Santa Barbara Front Country
Los Padres National Forest
Locate the trailhead.
After hiking up Romero Canyon by the trail, I continued down it by the road. It felt very flat at first, although was dropping a few feet. It quickly comes to a large turnout that is an unsigned junction with a trail that was not on my map. The cut of this trail followed an easy upward slope and eventually joined with the road at some distance. Other routes seemed to join there, too, but this one seemed like a built trail while others looked more like old fire break. Keeping on the road, it wraps around the outside of a hill in its lazy descent. A few rock slides partly block the road, but all but one has been small enough to clear a route by hand, which someone has done long ago.
|Quickly, expansive views can be seen from the road in the Carpinteria direction.|
|A deep purple thistle displaying all the stages of thistle flowers.|
|Montecito Peak sticking up highest among the green points south of Camino Cielo.|
|A little later, there are expansive views in the Santa Barbara Direction.|
|One of a few rock slides blocking the road for cars, but a flat route has been found or made by those who have passed through previously.|
Coming around the edge of the hillside, which has a panorama stretching from east to west of the whole of the local coastline, I find the one significant rock slide. An easy trail leads up and over this one as well. As the road continues its lazy descent across the canyon, there start to be a few trees as it gets to the first of many crossings over small and steep canyons.
|Mountains and power lines and houses to the south.|
|As usual for roads, there are some substantial cuts into the mountain to make it.|
|Looking down to the other side of the canyon, a bit more trail can be seen taking a small section of the roadway.|
|Even the substantial rockfall is simply a little hill along the way now that many feet have found their way across it.|
|Some more pretty flowers along the way.|
|This rock waterfall was visible high in one of the small canyons, just waiting for a bit of water to make it a real one.|
As the road crossed these shallow canyons, there would be a hint here and there of the presence of water. Sycamores [ed: except I am told, actually they are maples] growing out of a bit of crumbling shale in one spot, more flowers in another. Crossing the trail again, I continued along the very lazy road which was still in no hurry to lose elevation.
|The crumbling shale looks quite dry, but the huge sycamore trees hint that there might be a pool down there.|
|A thicker bit of draught tolerant plants doesn't indicate a local water source, just that it stays wet longer.|
|But the flowers near the foot of the bushes aren't quite so hardy.|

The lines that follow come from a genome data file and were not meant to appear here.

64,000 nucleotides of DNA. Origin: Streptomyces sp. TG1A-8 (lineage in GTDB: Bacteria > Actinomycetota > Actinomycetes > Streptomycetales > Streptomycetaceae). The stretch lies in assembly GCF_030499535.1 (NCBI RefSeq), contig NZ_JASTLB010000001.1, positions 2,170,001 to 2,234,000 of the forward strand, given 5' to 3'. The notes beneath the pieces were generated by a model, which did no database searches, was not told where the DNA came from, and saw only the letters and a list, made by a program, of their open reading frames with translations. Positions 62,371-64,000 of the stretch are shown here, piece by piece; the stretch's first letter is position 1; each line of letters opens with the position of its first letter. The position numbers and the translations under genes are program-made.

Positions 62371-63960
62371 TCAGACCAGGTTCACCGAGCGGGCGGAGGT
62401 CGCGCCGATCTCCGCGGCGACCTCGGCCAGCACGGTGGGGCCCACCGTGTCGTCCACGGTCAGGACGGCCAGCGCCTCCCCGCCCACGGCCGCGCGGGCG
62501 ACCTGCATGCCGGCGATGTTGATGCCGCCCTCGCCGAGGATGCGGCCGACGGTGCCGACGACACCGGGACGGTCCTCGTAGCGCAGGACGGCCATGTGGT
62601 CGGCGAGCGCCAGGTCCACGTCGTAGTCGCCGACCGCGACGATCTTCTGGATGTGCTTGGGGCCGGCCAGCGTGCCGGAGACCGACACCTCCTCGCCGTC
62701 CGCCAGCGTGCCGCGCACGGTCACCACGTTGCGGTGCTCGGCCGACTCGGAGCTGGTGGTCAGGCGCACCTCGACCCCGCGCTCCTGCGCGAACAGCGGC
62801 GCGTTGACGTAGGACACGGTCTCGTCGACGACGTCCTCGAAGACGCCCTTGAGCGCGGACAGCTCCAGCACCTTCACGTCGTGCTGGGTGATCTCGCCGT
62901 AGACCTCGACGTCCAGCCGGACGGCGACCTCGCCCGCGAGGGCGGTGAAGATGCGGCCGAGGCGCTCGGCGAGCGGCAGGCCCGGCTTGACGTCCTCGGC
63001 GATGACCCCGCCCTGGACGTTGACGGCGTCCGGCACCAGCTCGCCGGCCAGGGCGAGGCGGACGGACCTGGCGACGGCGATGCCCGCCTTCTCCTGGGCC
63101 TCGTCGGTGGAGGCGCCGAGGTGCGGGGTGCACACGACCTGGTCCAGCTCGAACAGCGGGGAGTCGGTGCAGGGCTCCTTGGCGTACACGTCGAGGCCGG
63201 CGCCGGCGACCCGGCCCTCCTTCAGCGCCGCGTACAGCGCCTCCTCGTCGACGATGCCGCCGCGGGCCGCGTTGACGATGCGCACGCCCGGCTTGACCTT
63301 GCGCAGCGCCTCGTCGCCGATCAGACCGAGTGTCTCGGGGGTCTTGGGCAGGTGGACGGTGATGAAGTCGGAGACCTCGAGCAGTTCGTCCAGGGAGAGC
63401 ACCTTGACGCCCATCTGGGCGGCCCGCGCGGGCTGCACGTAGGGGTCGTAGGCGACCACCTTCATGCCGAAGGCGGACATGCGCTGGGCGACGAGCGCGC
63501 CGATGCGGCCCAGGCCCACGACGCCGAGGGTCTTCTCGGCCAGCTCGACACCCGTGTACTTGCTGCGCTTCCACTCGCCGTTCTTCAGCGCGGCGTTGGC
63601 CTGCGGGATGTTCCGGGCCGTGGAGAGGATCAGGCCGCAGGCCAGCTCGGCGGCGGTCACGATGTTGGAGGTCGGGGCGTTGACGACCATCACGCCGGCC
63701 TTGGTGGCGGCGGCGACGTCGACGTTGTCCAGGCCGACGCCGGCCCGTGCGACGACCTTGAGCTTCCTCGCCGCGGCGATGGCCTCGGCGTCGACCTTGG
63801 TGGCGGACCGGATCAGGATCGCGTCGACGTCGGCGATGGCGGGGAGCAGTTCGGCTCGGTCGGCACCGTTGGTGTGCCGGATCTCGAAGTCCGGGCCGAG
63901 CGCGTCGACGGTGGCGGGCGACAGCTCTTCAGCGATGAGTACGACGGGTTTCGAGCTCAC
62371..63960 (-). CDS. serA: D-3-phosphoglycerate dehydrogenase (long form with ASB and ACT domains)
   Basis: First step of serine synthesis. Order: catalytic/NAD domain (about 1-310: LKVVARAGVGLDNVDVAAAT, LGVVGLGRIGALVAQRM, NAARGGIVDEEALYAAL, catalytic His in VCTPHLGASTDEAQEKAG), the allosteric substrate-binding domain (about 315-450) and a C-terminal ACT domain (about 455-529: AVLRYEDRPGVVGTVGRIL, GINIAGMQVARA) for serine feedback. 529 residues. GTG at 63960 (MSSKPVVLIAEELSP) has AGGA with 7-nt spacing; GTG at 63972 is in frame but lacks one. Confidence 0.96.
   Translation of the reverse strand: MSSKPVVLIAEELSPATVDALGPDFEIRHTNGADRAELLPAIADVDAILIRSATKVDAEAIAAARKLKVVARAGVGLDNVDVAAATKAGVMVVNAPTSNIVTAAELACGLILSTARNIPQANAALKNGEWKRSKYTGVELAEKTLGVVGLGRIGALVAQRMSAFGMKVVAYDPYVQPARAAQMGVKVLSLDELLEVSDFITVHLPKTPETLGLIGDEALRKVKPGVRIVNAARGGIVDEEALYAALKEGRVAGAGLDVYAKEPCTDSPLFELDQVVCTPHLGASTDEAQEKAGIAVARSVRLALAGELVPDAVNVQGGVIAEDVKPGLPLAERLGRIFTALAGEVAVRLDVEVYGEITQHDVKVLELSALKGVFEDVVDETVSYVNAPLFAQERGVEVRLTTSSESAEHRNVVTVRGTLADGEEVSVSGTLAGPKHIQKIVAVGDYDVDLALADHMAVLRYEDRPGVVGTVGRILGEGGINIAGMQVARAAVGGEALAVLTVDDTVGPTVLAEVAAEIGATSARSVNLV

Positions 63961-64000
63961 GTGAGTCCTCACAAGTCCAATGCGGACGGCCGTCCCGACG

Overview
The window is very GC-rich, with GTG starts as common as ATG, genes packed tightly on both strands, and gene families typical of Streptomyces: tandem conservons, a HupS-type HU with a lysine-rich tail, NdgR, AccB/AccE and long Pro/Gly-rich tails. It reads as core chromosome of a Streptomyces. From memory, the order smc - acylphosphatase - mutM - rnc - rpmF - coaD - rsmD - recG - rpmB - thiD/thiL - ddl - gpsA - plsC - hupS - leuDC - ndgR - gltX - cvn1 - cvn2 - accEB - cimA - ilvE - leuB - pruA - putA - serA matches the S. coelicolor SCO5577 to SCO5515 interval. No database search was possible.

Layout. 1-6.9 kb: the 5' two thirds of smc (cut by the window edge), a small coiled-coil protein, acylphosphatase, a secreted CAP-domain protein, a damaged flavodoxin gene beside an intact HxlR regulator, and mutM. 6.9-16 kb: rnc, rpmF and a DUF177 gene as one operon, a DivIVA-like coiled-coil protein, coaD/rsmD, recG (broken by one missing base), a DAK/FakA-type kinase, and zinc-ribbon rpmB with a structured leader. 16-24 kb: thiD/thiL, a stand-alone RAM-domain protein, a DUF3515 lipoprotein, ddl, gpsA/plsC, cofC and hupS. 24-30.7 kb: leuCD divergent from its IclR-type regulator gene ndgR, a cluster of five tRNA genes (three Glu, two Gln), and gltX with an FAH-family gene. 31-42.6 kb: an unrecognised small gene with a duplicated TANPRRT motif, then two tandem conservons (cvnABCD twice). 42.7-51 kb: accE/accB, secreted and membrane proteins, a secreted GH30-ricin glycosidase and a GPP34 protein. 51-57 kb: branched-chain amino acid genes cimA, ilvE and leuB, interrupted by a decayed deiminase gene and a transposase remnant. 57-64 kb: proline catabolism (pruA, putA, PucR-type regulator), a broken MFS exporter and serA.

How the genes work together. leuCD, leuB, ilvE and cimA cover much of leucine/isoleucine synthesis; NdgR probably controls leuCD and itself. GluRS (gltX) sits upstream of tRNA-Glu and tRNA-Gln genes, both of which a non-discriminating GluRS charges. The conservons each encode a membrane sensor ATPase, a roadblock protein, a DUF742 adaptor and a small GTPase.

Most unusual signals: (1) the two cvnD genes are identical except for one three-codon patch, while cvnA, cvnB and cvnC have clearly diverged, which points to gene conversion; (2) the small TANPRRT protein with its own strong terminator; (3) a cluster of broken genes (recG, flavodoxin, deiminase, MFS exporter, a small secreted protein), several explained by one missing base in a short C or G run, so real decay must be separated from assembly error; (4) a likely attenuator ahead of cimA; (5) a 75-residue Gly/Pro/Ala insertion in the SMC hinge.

Eventually, I found a canyon with a flow, the source of the flow below. A small path goes up from the road here. Perhaps it has a look at the water, perhaps it goes all the way to see the spring itself. It might be fun to try to find that source sometime. I crossed the exposed concrete ford and then continued past some more dry canyons.
|Finally coming to a shallow canyon with a bit of water in it. There's plenty of water loving plants here.|
|An oak that seems to have been a bit unhealthy at one point as holes now go right through it.|
|The canyon looks quite complicated from below, branching out over and over again.|
|Looking further down, there's the power lines, a bit of homes, and the ocean.|
The road keeps on heading east and I started to feel done with going down at this rather absurdly slow pace. My legs just don't seem to like it much. Upon almost reaching a tower for the power lines, the road was suddenly wider and clear of vegetation and rocks. Shortly after, it meets up with the Edison Catway. There, the route turns right and travels west again. The road to the east is bared by a gate with that common Carpinteria greeting of "no trespassing" posted on it. The huge houses got closer, and I could hear voices drifting up from some. Spotting something colorful, I found a string of prayer flags fading in the sun.
|The common greeting in the area of the forest to the east, it seems.|
|Prayer flags flapping in the breeze and fading in the sunshine, each one with a god and some writing.|
Coming around a corner, I heard the water again and knew I was close to the point the trail leaves the road again. The long, seemingly endless and far too shallow downhill was coming to an end. Oddly, as the road got to places that should be more commonly used, it seemed to get narrower and worse in quality. I crossed over the stream again and found my way back to my car for the ride home.
©2012 Valerie Norton
Posted 22 Jul 2012